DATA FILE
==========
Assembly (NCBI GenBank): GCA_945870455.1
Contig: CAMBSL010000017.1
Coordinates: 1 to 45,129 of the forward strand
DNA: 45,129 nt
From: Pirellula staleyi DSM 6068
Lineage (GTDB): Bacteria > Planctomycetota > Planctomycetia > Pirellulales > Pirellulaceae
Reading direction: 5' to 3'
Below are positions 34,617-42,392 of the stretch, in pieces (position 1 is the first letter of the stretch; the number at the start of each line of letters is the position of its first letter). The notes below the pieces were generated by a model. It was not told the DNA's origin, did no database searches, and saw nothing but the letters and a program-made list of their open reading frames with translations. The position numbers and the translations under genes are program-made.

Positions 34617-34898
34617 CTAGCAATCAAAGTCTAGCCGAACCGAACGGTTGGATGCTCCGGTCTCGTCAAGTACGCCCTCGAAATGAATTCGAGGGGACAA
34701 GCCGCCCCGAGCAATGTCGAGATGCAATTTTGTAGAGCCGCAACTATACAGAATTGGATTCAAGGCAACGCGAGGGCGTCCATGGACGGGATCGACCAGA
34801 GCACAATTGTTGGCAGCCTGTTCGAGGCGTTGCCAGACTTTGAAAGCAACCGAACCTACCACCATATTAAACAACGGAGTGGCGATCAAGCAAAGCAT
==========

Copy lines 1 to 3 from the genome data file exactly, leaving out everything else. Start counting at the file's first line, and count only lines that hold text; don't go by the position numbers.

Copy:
Assembly (NCBI GenBank): GCA_945870455.1
Contig: CAMBSL010000017.1
Coordinates: 1 to 45,129 of the forward strand